This is a follow-up to my post at the end of 2015, which looked at how you can take third-party tools and merge their data to create weighted segment reports that allow you to better target inbound link building campaigns.
This time, I’d like to focus on quantifying actions and impact so you can build data-led inbound strategies from the ground up.
I’ll share the outputs of that analysis, using our surfing key phrase sets to show the types of inbound content triggered by the analysis. And I’ll discuss how to embed them into a broader campaign planner to provide a performance-driven SEO planner you and your team can work through.
Using our weighted Estimated True Value (ETV) model to find the best blend of positive social metrics and positive link data, we can segment our data to look at high-performing data like this:
In this example, I’ve aggregated the social interaction across multiple social channels: LinkedIn, Twitter, Facebook and Google+. However, you can pivot the data to segment by each, should you so choose, and I’d recommend that approach if you know one particular social channel is more valuable to your marketing message than another.
We can see that our top-performing content has a common campaign dominating the ETV sorted data:
Quicksilver Japan’s “True wetsuits” campaign, rolled out in Spring/Summer 2015, has had excellent results across our data set for social impact that drives a high volume of high-value links from a diverse domain mix: the perfect storm and a great model for effective SEO and social campaign success crossover.
The actual YouTube video is ranked underneath a light-hearted Adweek press summary and follow-on posts by GrindTV and Surf Session (both of which embed the YouTube video). Crucially, the top-performing item goes into further detail on the range itself, pulling out different styles and options and pulling in other press content imagery that adds greater depth to the video.
It’s also very obvious that this top-performing article content isn’t from the original release country.
So what are our takeaways? Well, we can see that niche site performance is a trend; in addition to the two previous examples, Nakisurf also performs strongly.
Embedding the release video is important, and provision of additional release collateral — going the extra mile to tell the full story and support the message of the release — has worked strongly.
Also, and most importantly, our target audience is global. When we consider the other high-ranking content around our target terms in the report, we can see the UK version of Business Insider, a new Zealand stockist, ION’s US site and a Spanish editorial on the Quicksilver campaign from Xataka.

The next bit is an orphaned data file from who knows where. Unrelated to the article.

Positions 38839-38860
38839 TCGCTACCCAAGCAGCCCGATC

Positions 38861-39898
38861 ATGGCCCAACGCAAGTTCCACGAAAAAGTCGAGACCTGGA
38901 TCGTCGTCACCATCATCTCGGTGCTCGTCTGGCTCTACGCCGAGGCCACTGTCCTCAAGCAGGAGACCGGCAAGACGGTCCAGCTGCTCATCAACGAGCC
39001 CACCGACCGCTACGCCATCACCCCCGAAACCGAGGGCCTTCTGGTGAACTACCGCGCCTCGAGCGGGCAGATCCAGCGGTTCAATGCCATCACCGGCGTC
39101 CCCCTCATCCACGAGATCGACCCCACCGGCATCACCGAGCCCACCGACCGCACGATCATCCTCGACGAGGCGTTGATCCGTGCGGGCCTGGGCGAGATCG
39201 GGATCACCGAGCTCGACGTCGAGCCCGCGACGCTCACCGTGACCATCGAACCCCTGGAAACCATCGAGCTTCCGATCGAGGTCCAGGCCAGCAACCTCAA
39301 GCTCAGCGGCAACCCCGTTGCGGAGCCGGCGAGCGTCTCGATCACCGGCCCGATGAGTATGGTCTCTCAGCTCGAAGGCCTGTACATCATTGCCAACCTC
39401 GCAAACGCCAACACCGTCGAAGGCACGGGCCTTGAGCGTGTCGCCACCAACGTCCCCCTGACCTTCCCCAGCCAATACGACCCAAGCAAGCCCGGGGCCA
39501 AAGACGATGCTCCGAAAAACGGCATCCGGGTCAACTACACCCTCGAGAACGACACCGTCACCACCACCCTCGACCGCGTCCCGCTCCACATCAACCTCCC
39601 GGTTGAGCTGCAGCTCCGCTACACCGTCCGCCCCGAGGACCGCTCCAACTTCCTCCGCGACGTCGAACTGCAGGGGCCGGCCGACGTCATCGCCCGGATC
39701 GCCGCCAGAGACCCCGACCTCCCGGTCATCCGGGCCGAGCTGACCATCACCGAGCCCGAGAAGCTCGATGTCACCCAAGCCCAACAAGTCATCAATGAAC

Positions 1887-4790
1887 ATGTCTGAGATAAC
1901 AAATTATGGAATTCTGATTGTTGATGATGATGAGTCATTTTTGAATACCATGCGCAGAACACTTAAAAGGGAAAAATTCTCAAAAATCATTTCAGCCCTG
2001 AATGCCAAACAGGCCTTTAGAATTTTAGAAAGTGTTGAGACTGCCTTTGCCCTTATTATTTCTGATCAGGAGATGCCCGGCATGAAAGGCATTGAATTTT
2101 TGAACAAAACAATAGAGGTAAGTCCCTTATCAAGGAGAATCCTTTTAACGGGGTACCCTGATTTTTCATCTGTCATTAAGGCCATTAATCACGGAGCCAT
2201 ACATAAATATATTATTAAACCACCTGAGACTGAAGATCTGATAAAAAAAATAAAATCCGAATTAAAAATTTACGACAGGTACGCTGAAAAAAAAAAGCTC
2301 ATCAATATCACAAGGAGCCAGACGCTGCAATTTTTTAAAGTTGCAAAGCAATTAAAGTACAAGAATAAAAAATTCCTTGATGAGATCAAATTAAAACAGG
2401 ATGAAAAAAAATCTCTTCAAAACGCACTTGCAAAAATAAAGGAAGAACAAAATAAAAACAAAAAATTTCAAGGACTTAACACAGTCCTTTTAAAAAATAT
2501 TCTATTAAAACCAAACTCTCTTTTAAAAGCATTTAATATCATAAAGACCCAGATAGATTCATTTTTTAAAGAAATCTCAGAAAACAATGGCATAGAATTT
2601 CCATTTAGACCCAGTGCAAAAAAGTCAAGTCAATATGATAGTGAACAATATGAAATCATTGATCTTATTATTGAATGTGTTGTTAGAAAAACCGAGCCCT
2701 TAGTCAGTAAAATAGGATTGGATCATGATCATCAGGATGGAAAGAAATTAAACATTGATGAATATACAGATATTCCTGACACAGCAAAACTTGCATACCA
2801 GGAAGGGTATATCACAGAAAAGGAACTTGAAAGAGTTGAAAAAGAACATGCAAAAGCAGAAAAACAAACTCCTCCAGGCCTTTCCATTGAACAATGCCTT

So in addition to having go-to sites and social influencers that are highly valued in our target niche from the report (and supporting data in the previous part), we have much clearer definition on the content that succeeded for those publications:
It goes without saying there are further tone and messaging learnings to be had from reviewing the social promotion during the campaign, and I recommend using a tool like True Social Metrics to gain visibility on the archived fire hoses from your key social channels and to perform sentiment and tone analysis to validate your approach success.
Looping launch planning into these data insights is straightforward. Choosing the right projects to work on and prioritize simply requires comparison. Because we start our process by choosing key phrase targets, we can rerun our reports for multiple terms or sets of terms to gain output like the above and compare the absolute numbers (Domain Strength, Link Volume, Strength, Diversity), to prioritize those that have higher impact.
Align that list of high-impact content areas with your current content and PR planner, and you can conduct a rationalization piece to set your priorities. After that, you need to define your baseline KPIs and agree on what success looks like. We can use the same data sources to set that.
I often speak to businesses that are slipping behind their competitors’ SEO or social performance, and invariably there is a lack of appropriate benchmarking that underpins their underperformance.
Let’s use an example benchmark to illustrate the point.
The benchmark above shows, for Twitter only, the “Social Engagement” rates for seven brands and a calculated “Moving Average” of the group. The underlying data is from True Social Metrics, and their key engagement types are highlighted for a single domain versus the moving average.
Providing further context to the existing reach of competing profiles is important for social, and so in the above part of the benchmark, we frame the engagement rates in absolute terms.
This is an excellent starting engagement point to measure social improvement from and dovetails with the previous report to supply a baseline you can use to show improvement over time.
Setting SMART objectives against increasing engagement rates against your selected competitor moving average, increasing follower counts to allow for future campaign amplification and backfilling seasonally slow times for social will all merge with the content priorities discussed as outputs from the weighted true value inbound campaign analysis.
So although we are jumping across multiple tools, I hope it’s clear that a streamlined, data-led process can be used to set clear priorities and understandable SMART objectives that drive both social and SEO performance over time in a virtuous cycle.